The Dessert That Never Stopped Bringing Everyone Together

As a child, I fell in love with the unfailing gravitational pull of a store-bought fruit tart. Here’s how I recreated it.

August 23, 2021
FNK_GlutenAndDairyFreeFreshFruitTart_H

FNK_GlutenAndDairyFreeFreshFruitTart_H

Photo by: Renee Comet

Renee Comet

I hope I’m not throwing my parents under the bus when I say they have and always been extremely frugal people. Oh, you know the ones. Those people who stockpile on free napkins and ketchup packets for the home supply whenever the family eats out. The more coupons on hand, the better. In the basement of my childhood home in Farmington, Connecticut, my mom even had a dedicated area to store unopened gifts that one of her two kids had gotten for their birthday...for the sole purpose of regifting them to one of our friends for their birthday. If you were my elementary school classmate and ever received a Bratz Doll from me as a gift, I regret to inform you I did not spend a single dime.

This way of living wasn’t really a byproduct of necessity. We were fortunate enough to be comfortably middle class. It was just that my parents had rather strong opinions on what was and wasn’t worth breaking the bank for. And for them, dinner parties – bar none – were where they went all out.

It was exciting and easy to wake up on a Saturday morning when I sensed that the house was getting prepped for guests that evening. The aromas of my mom getting a start on the mise en place for whatever was on the menu came wafting into my room upstairs as early as 6 a.m. Around the early afternoon, our dining room, a space that remained pristine and basically untouched on weekdays, became adorned with fresh flowers, fancy glassware and state-of-the-art German silverware. The plate-ware my mom actively collected made its way onto each seat of the table too – hinting to me time and time again that they were thoughtfully purchased. Then, like clockwork, around 3 p.m., she would instruct my dad to make a run to Highland Park Market, the higher end specialty grocery store a few miles away, to pick up what would always be the dinner party’s piece de résistance: The Fresh Fruit Tart.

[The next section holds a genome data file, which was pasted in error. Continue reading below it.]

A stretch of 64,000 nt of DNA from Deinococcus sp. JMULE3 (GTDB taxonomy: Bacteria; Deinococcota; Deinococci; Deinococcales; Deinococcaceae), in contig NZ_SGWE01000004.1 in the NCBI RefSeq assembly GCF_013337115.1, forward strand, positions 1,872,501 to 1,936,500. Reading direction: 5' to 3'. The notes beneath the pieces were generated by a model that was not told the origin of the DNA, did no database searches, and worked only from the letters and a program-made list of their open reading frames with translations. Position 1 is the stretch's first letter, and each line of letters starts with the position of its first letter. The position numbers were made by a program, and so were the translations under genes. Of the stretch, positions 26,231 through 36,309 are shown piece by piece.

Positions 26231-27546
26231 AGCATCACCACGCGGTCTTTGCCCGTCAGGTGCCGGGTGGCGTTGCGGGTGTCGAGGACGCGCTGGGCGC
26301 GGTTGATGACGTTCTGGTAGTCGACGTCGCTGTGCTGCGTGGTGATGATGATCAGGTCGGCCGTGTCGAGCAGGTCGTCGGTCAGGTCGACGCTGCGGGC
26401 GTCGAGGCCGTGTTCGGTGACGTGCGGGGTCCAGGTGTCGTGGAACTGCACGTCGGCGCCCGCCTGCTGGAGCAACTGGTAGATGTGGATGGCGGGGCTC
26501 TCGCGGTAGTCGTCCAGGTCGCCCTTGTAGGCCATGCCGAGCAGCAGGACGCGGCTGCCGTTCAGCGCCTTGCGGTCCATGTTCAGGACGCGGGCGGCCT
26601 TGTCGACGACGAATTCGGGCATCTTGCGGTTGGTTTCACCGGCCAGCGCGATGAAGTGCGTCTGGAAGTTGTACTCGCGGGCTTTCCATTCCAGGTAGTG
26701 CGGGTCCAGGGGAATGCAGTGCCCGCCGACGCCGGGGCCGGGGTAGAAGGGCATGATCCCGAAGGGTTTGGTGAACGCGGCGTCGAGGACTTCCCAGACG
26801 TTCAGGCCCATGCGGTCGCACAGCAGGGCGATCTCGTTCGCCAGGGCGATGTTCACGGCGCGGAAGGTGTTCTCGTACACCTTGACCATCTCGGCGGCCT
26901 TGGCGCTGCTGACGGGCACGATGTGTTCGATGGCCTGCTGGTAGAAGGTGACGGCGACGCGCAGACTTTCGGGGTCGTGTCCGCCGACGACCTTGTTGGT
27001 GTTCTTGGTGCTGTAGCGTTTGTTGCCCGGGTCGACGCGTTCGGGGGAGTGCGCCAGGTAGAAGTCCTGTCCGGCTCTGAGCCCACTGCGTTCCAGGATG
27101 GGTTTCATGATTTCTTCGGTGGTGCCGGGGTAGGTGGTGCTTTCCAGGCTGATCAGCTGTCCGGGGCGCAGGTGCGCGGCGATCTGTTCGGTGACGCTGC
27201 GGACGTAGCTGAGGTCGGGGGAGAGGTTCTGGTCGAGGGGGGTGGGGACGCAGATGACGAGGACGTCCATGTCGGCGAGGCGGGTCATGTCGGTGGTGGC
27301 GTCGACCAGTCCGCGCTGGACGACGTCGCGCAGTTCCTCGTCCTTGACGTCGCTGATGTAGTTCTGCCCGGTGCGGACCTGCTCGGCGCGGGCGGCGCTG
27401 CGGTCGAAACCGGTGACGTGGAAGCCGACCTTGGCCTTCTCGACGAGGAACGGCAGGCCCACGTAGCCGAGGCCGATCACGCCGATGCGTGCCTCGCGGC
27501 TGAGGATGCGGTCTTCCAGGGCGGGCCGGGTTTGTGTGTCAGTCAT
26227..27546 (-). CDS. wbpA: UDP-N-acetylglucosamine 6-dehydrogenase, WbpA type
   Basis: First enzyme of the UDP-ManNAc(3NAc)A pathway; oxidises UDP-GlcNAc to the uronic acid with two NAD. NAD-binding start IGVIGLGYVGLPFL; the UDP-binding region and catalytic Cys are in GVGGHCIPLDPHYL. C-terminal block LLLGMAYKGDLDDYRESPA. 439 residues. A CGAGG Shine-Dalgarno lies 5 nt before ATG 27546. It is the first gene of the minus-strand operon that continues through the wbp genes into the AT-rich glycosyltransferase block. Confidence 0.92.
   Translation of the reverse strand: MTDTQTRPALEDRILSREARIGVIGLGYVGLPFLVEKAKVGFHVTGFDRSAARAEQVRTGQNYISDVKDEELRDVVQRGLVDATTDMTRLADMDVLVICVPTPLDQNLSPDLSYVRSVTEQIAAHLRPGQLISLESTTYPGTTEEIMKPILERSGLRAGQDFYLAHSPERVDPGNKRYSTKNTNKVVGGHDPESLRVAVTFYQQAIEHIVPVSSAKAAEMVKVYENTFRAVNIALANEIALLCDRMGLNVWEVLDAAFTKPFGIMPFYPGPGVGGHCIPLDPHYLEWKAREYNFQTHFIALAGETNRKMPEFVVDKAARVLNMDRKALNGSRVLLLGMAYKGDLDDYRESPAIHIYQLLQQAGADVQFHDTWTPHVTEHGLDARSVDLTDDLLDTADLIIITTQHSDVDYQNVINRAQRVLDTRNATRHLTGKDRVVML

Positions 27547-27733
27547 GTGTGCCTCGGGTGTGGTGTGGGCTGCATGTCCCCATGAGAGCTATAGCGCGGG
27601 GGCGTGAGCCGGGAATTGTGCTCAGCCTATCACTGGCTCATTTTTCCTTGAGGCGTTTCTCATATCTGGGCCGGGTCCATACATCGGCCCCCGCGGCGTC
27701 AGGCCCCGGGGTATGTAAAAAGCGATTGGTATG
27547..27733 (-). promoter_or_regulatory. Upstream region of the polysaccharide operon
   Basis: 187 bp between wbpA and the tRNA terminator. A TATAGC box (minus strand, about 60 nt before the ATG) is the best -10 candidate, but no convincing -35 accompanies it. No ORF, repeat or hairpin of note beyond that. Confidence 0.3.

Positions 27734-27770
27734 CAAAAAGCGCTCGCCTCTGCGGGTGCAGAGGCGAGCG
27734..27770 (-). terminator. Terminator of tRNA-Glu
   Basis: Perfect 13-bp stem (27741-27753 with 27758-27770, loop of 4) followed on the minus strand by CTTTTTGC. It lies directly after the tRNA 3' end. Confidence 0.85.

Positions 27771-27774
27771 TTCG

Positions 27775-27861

To my adolescent mind, this fruit tart embodied the height of simplistic sophistication. Everything about it had a Gatsby-like glamour; the impeccably cut slices of fresh fruit perched on top of the most crackly, buttery crust filled with a luxurious bed of silky golden pastry cream. And as if all that wasn’t luxe enough, a coating of glaze glossed over the fruit that truly could not go unnoticed under the shimmer of the dining room chandelier. Highland Park Market was a pricey store, where we otherwise wouldn’t go on normal shopping excursions, but where my parents pre-ordered a $30 tart for whenever we were hosting dinner. Its magic was priceless and always felt by our company, and especially by me.

As excited as I was during the hours prepping prior to a dinner party, I was normally pretty introverted come the main event as more of the grown-up guests arrived – to the point where I’d quickly congregate to eat dinner, make light and polite conversation then quickly scurry back to my room out of shyness. But come time for The Fruit Tart to be served, I always came running back to the dining table. Diving into a big slice of my own was half the fun; I enjoyed watching my parents’ guests, with varying degrees of taste and supposed penchants for sweets, widen their eyes upon eating one mouthful of the treat. It also didn’t matter how stuffed someone was; their souls had space for fruit tart. Beyond our home dinner table, the fruit tart came with my family to other people’s homes and various intimate gatherings. It was how my mom and dad consistently gifted their opulent love to their friends, and one that, without being too rich for anyone’s blood, never failed to work like a charm. The interplay of fresh and creamy flavors in the pastry was constantly perfect.

How my parents believed time and again in the Highland Park Market fresh fruit tart is a testament to their belief that good food is always worth investing in. With it, they instilled in me from a young age that quality desserts are little luxuries so democratic in their ability to reach anyone. That the power of a well-made baked good is undeniable. On top of that, I guess that they were also onto something pinching pennies in other departments for more worthy treats.

Inspired by this childhood staple, I created my own rendition of the fruit tart that stays true to the beloved texture and flavors while being entirely gluten- and dairy-free. I’ve found that the guests I now host in my young adult life (at the admittedly more shabby-chic dining table in my New York City apartment) march to the beat of their own dietary drums.

In the spirit of making a tart that’s truly suitable for just about anyone, I wanted to create and share a recipe that ensures that no matter who’s sitting at the table, you can always band together for dessert. A silky almond milk-based cream filling is as luscious as it is lacking in dairy. Even with vegan butter and a blend of gluten-free flours, a beautiful snappy short tart shell effortlessly comes together. While I decided to use kiwi and mixed berries as embellishment, feel at liberty to use your favorite fruits or ideally, whatever’s in season in your area. And if you live anywhere close to Farmington, do yourself a favor and pick up a tart from the bakery department of Highland Park Market – and while you’re at it, tell them I say hello!

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